Melvins ‘Hold It In’ CD/DD 2014

Melvins 'Hold It In'No one can deny that the Melvins are prolific, and newest offering Hold It In is in fact the 24th studio album that Buzz Osborne and Dale Crover’s distinctive and influential outfit have released since their formation in 1983. 24 studio albums doesn’t account for EPs, live albums, singles, or compilations of course; with the total number of official releases somewhere beyond the hundred mark, and more line-up changes and collaborations under their belts than any other band I can think of.  Hold It In is the product of Dale and Buzz teaming up with two Butthole Surfers – bassist J.D. Pinkus and guitarist Paul Leary. ‘The Melvins meet The Butthole Surfers’ sounds like a pretty exciting proposition; you imagine this combination of off-kilter rock heavyweights could only barf forth something innovatively bizarre and brilliant. Quite a shock then to discover Hold It In contains some of the most accessible material you’ve ever heard on a Melvins album. Occasional noisy bookends and quirky production aside, there’re essentially a lot of three-minute-mark, pretty harmless rock songs on this record.

Bride Of Crankenstein quickly fades up from out of nowhere to kick things off all chugs blazing. It oddly feels as if they’ve started with a track that sounds like it should be sitting several places further on in the running order, but it’s pretty classic Melvins and the main riffs are definitely decent. Following it with You Can Make Me Wait throws you a massive curve-ball – its twee, quirky, space-pop would be more at home on a post-90’s Ween album. This sort of weird sounds nothing like the weird that the Melvins or the Butthole Surfers are famous for; there’s nothing menacing or lunatic about it, and the whole thing comes off like a bit of a private joke and just a bit naff to be honest. Things start sounding more familiar by Brass Cupcake, but the twee pop factor is still there in spades, and you notice that Dale Crover hasn’t really had a single chance to stamp his staggered, flam-centric drum trademark on this album yet. It might be churlish to complain about the Melvins failing to meet expectations of what a Melvins album should sound like, but given that Crover is basically fifty percent of the Melvins sound, it’s disappointing that his characteristic percussion is largely missing from this album.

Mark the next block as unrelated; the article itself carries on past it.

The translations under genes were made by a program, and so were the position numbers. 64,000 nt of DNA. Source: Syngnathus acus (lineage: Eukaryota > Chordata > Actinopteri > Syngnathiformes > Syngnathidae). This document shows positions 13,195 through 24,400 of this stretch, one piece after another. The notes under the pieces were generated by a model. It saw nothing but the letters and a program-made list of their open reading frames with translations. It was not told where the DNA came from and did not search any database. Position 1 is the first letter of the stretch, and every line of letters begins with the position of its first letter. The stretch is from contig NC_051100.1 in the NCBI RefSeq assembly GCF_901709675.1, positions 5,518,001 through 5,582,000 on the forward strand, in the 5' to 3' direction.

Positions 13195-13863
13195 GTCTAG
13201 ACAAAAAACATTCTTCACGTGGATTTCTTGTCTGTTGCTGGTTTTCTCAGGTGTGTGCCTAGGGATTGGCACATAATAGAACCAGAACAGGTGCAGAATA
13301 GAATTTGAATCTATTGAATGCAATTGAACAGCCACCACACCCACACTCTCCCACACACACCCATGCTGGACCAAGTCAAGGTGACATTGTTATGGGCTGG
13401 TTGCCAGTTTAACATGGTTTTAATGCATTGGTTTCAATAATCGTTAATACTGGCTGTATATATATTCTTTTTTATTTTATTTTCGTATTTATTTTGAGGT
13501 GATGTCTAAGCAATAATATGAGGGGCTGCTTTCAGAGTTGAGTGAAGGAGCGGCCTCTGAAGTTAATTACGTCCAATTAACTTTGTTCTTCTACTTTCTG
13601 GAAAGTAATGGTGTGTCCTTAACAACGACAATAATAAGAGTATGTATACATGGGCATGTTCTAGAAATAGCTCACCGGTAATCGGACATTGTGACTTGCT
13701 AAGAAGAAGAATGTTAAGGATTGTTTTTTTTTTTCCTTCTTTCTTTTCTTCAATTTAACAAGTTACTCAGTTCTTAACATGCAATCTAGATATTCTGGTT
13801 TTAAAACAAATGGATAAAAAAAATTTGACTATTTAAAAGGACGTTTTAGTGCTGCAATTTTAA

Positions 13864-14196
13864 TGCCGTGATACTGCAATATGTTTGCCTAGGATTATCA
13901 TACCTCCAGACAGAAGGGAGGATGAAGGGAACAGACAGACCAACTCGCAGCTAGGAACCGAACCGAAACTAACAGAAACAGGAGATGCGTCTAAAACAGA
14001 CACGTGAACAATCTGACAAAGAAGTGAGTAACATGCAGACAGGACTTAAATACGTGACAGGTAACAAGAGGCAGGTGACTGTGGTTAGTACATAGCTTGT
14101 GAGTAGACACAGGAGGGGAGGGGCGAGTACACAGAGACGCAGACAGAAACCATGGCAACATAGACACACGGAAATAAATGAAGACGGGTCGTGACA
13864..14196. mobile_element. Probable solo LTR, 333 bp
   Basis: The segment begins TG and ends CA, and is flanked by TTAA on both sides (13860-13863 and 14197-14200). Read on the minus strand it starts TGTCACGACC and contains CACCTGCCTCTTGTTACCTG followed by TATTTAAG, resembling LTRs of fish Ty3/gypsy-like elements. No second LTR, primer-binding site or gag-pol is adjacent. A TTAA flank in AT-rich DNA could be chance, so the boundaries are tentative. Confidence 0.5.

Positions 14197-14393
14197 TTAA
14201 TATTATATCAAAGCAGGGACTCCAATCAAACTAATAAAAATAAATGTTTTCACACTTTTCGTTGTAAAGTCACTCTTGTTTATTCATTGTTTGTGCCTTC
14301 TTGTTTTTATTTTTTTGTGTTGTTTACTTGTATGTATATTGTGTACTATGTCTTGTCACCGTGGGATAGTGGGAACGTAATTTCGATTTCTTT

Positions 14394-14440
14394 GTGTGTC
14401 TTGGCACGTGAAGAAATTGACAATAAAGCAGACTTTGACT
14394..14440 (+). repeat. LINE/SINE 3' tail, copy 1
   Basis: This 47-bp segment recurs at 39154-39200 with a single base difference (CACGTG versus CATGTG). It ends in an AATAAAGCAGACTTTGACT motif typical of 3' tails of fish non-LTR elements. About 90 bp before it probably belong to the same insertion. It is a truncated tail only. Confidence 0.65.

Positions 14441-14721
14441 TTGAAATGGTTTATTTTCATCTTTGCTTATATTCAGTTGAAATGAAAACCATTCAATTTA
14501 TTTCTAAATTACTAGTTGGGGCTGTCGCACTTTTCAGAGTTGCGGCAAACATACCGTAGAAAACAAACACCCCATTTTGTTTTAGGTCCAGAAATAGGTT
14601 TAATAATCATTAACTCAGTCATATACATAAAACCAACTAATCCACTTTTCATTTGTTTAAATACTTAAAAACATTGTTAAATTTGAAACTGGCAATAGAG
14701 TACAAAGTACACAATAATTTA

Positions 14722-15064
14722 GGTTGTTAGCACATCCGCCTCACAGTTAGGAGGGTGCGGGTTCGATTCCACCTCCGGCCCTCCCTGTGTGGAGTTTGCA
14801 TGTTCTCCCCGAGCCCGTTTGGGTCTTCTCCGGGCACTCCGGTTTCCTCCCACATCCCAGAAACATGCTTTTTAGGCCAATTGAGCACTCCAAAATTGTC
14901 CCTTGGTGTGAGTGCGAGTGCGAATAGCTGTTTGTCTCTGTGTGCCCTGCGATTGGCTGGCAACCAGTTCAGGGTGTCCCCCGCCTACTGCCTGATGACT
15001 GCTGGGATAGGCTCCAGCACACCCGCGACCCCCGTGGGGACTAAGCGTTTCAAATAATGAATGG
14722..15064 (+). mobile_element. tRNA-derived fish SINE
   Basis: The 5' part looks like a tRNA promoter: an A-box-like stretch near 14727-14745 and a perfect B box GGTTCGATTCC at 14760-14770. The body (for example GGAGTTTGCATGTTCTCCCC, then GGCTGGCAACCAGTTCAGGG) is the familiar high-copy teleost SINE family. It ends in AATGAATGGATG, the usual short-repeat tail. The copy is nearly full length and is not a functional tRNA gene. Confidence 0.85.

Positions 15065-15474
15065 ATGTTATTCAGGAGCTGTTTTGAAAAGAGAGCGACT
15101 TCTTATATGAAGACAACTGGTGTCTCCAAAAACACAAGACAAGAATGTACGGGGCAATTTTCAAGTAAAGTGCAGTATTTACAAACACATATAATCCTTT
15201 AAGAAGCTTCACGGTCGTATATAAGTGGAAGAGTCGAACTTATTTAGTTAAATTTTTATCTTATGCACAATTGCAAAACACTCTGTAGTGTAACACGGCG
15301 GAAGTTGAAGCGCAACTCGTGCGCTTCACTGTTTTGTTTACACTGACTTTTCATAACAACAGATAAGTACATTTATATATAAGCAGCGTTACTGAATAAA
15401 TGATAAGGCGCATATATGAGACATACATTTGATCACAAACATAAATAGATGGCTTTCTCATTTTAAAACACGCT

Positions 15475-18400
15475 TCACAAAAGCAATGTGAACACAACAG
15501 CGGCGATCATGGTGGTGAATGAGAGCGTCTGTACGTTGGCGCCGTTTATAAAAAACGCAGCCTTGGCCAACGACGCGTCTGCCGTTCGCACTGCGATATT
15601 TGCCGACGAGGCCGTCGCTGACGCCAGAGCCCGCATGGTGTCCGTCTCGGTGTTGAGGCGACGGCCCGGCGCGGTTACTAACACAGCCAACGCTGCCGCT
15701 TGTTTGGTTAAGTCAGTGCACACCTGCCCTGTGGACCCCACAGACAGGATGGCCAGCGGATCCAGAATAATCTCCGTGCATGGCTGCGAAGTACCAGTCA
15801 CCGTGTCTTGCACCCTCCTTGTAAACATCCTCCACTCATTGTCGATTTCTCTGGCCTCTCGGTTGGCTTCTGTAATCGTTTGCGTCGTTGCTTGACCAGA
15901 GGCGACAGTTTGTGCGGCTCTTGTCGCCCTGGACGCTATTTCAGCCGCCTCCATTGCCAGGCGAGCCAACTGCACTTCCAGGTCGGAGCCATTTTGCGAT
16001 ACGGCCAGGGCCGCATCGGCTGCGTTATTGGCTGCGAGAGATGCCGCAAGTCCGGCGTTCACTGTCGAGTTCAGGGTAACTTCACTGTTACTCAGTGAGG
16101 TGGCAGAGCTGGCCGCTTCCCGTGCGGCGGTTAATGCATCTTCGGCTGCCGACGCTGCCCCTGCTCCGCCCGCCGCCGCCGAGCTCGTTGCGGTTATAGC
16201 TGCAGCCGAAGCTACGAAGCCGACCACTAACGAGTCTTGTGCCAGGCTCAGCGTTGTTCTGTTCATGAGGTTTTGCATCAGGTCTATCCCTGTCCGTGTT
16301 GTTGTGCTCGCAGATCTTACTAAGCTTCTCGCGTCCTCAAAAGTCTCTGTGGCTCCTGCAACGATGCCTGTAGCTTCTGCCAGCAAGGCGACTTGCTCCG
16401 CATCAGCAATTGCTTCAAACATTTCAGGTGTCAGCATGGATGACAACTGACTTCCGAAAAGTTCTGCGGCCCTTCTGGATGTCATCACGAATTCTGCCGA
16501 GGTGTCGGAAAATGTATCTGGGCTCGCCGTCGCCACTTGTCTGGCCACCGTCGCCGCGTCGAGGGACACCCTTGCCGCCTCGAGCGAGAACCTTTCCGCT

By the end of fourth track Barcelonian Horseshoe Pit, you get a bit of that swirling noise headfuck stuff that the Butthole Surfers liked to do, and it’s nice to hear the sound of the two Buttholes’ contribution on this collaboration, but it’s executed a bit suddenly and it feels a touch too soon in proceedings to go for that “we’re really tripping now!” vibe.

Onions Make The Milk Taste Bad is about the most Melvins sounding song on this album, largely thanks to a riff with enough breathing room in it for Dale Crover to do his thing. Sesame Street Meat is similarly satisfying in its heavy reliance on classic Melvins mean chugging swagger, but these two strong standout tracks are separated by the very different sounding, Paul Leary penned Eyes On You, and followed by the much more rad but equally alien Nine Yards.  The result is a whole section of the record that feels like a mixtape made by someone who likes to intersperse songs from Stoner Witch and Houdini with random popular rock tracks. And that, to be fair – if a bit reductive – is kind of how the whole album sounds: like a bunch of pretty familiar Melvins songs with the occasional much more Paul Leary flavoured moment rearing its head. There are some great tracks like Piss Pisstoferson, and some cool and clever segues between premium hench riffs, but I’m a Melvins fan and on the whole Hold It In left me feeling a bit cold.

There’s a sort of smirking humour about the whole thing, which arguably defines much of what the Melvins have always done, but on this occasion it too often feels a tad self-indulgent and like a joke we’re not really invited in on. Which I guess is fine if you just look at this as a snapshot of four friends from two different bands getting together to mostly have fun, and it’s not like the Melvins need to prove anything to me…but I await every Melvins album hoping it’ll be as great as A Senile Animal so ultimately it’s kind of disappointing that it’s not happened yet again.

Label: Ipecac Recordings
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Scribed by: Chris Moore